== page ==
a chance discovery last month en route from Les Vans – Lablachere (in the Ardeche region), a ‘ferronnerie d’art’ (a wrought-iron workshop) called ‘La Clef des Songes’.

All 315 pages of this Grothendieck meditation from 1987 can be found here.

The 691 pages of ‘Notes pour la clef des songes’ are a bit harder to get. Fortunately, the mysterious website ‘l’astree’ offers them as a series of 23 pdfs here. Enjoy the read!

January 3rd, 2014

Why did Grothendieck quit mathematics?

After yesterday’s post on the striking similarities between the lives of Grothendieck and JD Salinger it sure felt weird to stumble upon this footnote in “La Clef des Songes”  

Probably I’m reading way too much into it, but it appears to indicate that Grothendieck stopped doing mathematics to become … a writer!

April 23rd, 2014

Grothendieck documentary available on DVD

+catherine aira and Yves Le Pestipon made a 90 minute long documentary “Alexander Grothendieck, sur les routes d’un genie” which had successful showings in universities, at the Novela science festival, on Toulouse television, and elsewhere. It will be shown in Nantes, Toulouse, Montpellier, and Montreal.

Yves Le Pestipon is one of the people behind the mysterious website which has (among many other things) posts on Grothendieck containing hints to his present whereabouts…

Here are some YouTube clips:


Here’s the tumblr page of the project:

All of us who cannot attend the viewings can still order the DVD for 25 Euros (20 Euros in France) by sending an email to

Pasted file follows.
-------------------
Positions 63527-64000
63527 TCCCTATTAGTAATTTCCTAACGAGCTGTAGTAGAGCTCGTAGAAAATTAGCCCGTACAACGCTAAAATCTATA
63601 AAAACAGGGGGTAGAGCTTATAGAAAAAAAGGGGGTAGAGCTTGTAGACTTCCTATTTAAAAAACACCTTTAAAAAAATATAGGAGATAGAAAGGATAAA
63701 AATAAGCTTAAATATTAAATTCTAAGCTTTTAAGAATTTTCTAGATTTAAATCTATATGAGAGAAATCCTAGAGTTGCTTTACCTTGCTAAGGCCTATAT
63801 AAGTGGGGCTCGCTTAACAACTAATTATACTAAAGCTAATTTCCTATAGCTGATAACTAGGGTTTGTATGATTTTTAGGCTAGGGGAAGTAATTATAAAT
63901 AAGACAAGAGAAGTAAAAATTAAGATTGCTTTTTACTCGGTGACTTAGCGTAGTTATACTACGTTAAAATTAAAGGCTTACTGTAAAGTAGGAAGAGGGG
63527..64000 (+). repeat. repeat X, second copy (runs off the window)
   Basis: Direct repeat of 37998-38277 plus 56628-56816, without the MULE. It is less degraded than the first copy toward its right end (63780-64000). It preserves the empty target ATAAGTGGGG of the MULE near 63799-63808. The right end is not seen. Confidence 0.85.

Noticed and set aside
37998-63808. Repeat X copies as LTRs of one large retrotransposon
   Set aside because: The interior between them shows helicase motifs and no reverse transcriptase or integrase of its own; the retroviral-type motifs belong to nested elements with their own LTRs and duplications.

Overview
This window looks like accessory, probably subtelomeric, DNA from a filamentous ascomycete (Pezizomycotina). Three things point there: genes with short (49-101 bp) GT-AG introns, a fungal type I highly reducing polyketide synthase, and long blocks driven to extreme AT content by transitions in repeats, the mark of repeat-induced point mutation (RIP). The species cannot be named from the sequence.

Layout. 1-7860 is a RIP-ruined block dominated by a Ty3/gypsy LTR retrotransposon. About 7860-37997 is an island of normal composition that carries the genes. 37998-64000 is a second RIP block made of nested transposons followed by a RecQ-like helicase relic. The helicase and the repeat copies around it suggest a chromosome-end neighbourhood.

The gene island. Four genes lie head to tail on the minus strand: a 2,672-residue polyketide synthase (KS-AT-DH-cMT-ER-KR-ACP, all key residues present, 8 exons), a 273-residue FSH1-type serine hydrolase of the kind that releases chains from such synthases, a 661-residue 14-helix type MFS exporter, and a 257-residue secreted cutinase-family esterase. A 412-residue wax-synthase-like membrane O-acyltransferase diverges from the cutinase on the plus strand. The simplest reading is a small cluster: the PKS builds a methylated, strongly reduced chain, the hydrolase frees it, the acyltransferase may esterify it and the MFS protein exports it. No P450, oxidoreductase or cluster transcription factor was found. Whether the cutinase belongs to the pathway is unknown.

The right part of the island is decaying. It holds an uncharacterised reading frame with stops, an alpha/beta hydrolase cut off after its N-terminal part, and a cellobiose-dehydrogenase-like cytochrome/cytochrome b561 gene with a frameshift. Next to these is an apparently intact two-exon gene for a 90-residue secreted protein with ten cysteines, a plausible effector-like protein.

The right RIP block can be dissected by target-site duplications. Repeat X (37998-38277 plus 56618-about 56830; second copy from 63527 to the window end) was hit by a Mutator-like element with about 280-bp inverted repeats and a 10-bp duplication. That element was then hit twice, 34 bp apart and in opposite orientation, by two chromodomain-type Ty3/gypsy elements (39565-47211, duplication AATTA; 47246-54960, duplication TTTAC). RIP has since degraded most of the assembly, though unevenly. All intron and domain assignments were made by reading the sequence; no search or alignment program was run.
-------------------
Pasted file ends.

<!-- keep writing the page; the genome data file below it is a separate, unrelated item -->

A new release of the DVD, containing English subtitles, will be available soon.

Thanks to +Adeel Khan Yusufzai +David Roberts and +catherine aira 

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Rarer books: Singmaster’s notes

David Singmaster‘s “Notes on Rubik’s magic cube” are a collectors item, but it is still possible to buy a copy. I own a fifth edition (august 1980).

These notes capture the Rubik craze of those years really well.

Here’s a Conway story, from Siobhan Roberts’ excellent biography Genius at Play.

The ICM in Helsinki in 1978 was Conway’s last shot to get the Fields medal, but this was the last thing on his mind. He just wanted a Rubik cube (then, iron-curtain times, only sold in Hungary), so he kept chasing Hungarians at the meeting, hoping to obtain one. Siobhan writes (p. 239):

“The Fields Medals went to Pierre Deligne, Charles Fefferman, Grigory Margulis, and Daniel Quillen. The Rubik’s cube went to Conway.”

After his Notes, David Singmaster produced a follow-up newsletter “The Cubic Circular”. Only 5 magazines were published, of which 3 were double issues, between the Autumn of 1981 and the summer of 1985.

These magazines were reproduced on this page.

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Grothendieck, at the theatre

A few days ago, the theatre production “Rêves et Motifs” (Dreams and Motives) was put on stage in Argenteuil by la Compagnie Les Rémouleurs.

The stage director Anne Bitran only discovered Grothendieck’s life by reading the front pages of French newspapers, the day after Grothendieck passed away, in November 2014.

« Rêves et Motifs » is a piece inspired by Récoltes et Semailles.

Anne Bitran: ” In Récoltes et semailles we meet a scientist who has his feet on the ground and shares our curiosity about the world around us, with a strong political engagement. This is what I wanted to share with this piece.”

Some of Grothendieck’s dessins d’enfant make their appearance. Is that one Monsieur Mathieu in the center? And part of the Hexenkuche top left? (no, see Vimeo below)

And, does this looks like the sculpture ‘Grothendieck as Shepherd’ by Nina Douglas?

More information about the production can be found at the Les Remouleurs website (in French).

RÊVES ET MOTIFS from Les Rémouleurs on Vimeo.

In case you are interested, make sure to be in Lunéville, November 29th or 30th.

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in praise of libraries